According to Medical News Today, an astounding 6.8 million people in America suffer from alopecia areata, which is a form of hair loss. The condition affects both men and women of varying ages, although most cases are reported to occur before the age of 30.

It is helpful to fully understand alopecia areata, should you or someone you know begin to show symptoms of it. Below is some helpful information about the condition, including symptoms and treatment options. 

Causes

Alopecia areata is an autoimmune disorder in which a person's red blood cells begin to attack their hair follicle cells. This can slow the growth of the hair or stop it from growing at all. In some cases, alopecia areata is hereditary. It is estimated that one out of every five cases involves an individual who also has a family member with the condition.

Because alopecia areata is an autoimmune disorder, it is often seen in patients who have been diagnosed with other autoimmune disorders, such as diabetes, thyroiditis, and atopy. It is not currently known why the body attacks itself in this manner. It has been proven, however, that stress is not a cause. 

Symptoms

Unlike other forms of hair loss, alopecia areata is fast acting and occurs in just a few short days. Because it shows up as circular patches of missing hair, it is sometimes referred to as spot baldness. Each of the spots tends to be about the size of a coin, and they are typically found on the scalp, although it is possible to find alopecia areata spots anywhere on the body where there is hair.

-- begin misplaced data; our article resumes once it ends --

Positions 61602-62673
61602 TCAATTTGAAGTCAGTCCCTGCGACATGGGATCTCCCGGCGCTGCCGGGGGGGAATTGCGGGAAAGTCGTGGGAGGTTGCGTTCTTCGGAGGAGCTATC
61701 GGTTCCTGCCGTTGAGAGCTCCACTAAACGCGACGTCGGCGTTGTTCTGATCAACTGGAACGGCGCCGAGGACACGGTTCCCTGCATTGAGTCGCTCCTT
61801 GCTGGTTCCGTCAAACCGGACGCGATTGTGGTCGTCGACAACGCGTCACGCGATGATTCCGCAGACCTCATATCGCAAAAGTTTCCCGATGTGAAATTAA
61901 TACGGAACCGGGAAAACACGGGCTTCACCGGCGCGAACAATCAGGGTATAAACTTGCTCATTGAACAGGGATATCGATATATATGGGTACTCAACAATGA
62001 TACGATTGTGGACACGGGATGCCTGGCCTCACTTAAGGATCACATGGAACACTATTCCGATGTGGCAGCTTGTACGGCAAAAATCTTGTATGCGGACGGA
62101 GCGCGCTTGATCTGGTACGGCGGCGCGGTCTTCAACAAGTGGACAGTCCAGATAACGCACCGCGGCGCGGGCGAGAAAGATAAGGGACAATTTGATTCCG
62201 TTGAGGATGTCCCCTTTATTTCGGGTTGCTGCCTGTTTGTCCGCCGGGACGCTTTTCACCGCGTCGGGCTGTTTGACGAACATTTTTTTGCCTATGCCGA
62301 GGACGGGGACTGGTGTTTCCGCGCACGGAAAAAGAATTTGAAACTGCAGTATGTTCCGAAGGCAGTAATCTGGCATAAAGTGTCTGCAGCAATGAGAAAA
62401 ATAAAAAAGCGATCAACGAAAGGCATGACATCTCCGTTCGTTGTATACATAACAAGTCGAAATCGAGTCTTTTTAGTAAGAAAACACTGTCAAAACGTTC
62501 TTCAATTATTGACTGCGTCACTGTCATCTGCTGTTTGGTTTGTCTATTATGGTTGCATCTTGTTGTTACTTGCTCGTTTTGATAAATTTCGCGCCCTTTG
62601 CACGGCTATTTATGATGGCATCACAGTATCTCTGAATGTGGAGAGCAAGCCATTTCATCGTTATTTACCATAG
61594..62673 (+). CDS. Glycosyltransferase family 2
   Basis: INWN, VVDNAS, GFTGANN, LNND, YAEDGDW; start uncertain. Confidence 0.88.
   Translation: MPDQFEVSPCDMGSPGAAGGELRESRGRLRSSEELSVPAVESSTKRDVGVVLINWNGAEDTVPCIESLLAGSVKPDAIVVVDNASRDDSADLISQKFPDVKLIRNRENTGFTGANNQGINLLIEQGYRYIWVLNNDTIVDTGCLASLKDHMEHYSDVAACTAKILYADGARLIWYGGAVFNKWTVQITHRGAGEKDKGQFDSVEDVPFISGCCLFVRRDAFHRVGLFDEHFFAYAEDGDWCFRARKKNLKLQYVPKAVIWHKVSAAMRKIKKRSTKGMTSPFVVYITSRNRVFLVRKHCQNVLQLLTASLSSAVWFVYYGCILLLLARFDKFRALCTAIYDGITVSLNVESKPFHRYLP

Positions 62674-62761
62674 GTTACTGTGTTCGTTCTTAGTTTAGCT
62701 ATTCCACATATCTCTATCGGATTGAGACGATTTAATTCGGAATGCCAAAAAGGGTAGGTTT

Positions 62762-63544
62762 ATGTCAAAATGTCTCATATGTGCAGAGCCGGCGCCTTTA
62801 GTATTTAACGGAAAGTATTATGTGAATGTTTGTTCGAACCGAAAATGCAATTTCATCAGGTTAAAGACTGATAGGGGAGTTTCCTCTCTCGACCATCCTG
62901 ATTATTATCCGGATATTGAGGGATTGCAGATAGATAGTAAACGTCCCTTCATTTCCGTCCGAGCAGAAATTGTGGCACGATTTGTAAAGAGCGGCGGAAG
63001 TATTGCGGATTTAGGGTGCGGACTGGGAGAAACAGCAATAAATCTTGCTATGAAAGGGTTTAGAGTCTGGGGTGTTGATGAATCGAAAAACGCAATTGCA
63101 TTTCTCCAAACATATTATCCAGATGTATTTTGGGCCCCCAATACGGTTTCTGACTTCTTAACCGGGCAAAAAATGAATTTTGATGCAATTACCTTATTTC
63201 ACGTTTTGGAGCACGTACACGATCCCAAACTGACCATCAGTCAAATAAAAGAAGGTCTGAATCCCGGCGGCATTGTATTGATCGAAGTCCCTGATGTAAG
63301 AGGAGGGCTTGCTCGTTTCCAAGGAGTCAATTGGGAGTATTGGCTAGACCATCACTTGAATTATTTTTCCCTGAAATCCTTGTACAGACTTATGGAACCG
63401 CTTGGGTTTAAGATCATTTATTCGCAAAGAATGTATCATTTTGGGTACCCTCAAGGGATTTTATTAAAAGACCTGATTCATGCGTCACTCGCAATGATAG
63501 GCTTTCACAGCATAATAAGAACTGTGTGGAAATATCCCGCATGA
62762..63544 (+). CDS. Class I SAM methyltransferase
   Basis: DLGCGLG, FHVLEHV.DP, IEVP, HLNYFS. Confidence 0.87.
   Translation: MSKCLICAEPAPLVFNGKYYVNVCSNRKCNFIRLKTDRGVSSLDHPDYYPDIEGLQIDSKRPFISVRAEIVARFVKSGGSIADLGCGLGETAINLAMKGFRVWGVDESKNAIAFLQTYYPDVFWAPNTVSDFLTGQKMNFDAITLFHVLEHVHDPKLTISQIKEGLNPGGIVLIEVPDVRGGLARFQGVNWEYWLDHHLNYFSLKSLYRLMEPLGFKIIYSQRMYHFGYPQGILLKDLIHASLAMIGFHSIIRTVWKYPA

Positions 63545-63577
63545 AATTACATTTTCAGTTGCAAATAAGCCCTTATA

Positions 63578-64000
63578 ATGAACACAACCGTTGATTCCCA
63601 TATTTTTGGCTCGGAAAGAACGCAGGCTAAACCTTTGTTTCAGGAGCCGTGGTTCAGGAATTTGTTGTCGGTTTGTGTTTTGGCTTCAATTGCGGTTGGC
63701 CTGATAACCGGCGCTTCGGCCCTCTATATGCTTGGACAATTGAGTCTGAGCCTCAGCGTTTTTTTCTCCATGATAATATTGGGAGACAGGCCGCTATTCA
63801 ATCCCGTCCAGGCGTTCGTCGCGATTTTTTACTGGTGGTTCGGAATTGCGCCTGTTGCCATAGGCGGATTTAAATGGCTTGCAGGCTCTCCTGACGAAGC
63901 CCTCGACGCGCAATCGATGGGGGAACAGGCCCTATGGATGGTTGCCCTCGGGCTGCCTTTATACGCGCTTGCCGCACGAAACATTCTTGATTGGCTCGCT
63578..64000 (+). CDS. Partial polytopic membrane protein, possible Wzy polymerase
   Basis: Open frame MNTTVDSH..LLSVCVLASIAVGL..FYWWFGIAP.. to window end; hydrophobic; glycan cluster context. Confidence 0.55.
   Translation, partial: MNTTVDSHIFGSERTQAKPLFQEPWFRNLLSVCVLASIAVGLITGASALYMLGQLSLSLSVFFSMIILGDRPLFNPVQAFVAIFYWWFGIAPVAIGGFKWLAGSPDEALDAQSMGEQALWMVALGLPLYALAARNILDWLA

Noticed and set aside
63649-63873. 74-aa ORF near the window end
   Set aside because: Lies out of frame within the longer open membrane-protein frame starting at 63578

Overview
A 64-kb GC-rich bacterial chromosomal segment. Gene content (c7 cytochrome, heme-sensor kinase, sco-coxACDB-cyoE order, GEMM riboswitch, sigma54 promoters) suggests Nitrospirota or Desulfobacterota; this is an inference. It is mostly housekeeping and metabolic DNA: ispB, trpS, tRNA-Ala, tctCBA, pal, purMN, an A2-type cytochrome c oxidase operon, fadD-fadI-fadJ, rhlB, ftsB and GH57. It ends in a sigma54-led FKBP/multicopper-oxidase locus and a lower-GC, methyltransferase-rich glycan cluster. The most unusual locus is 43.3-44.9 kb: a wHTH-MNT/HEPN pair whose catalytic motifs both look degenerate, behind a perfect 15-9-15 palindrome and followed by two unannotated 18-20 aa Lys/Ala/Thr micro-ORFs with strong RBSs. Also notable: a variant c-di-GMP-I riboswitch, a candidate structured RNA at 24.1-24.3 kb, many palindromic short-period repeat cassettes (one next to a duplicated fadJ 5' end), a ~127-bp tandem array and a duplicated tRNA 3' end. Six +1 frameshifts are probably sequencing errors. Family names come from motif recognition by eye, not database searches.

Individuals may also discover that their finger and toenails appear to have tiny pinholes in them or that their nails have an abnormal color or shape.

It is important to note that alopecia areata is not contagious and does not lead to any other illnesses. The bald spots are not painful and they do not itch. The condition will not interfere with school, work, or community involvement. Some people begin to feel unattractive and, as a result, decide to wear hats or purchase a wig until the patches of missing hair grow back. 

Diagnosis

Although a dermatologist may be able to diagnose a person's alopecia areata simply by examining the scalp, he or she may also wish to run a few tests. First, the doctor may tug at a few of the hairs near the bald spot and then examine them under a microscope. This is called a hair analysis. Next, the dermatologist may order some blood work to check for things like an overactive or underactive thyroid.

Treatment

Fortunately, individuals who suffer from alopecia areata do well with treatment. In fact, 90 percent are able to fully regrow their hair in just a few years. The main treatment for this condition is corticosteroids, which can be given in pill form, as a topical cream, or in a series of shots. The steroids work to stop the immune system from halting the regrowth of hair.

A few other courses of treatment that are sometimes prescribed include prescription hair regrowth medication and phototherapy or light treatments. Your doctor will know which method of treatment is best for you based on your medical history and how mild or severe your case of alopecia areata is.

If you're suffering from hair loss, Advanced Dermatology & Skin Care Specialists can determine if the cause is alopecia and then create a treatment plan. We have six offices throughout Southern California for your convenience, and our experts also offer services for everything from acne to eczema to cosmetic dermatology. Contact us today to learn more.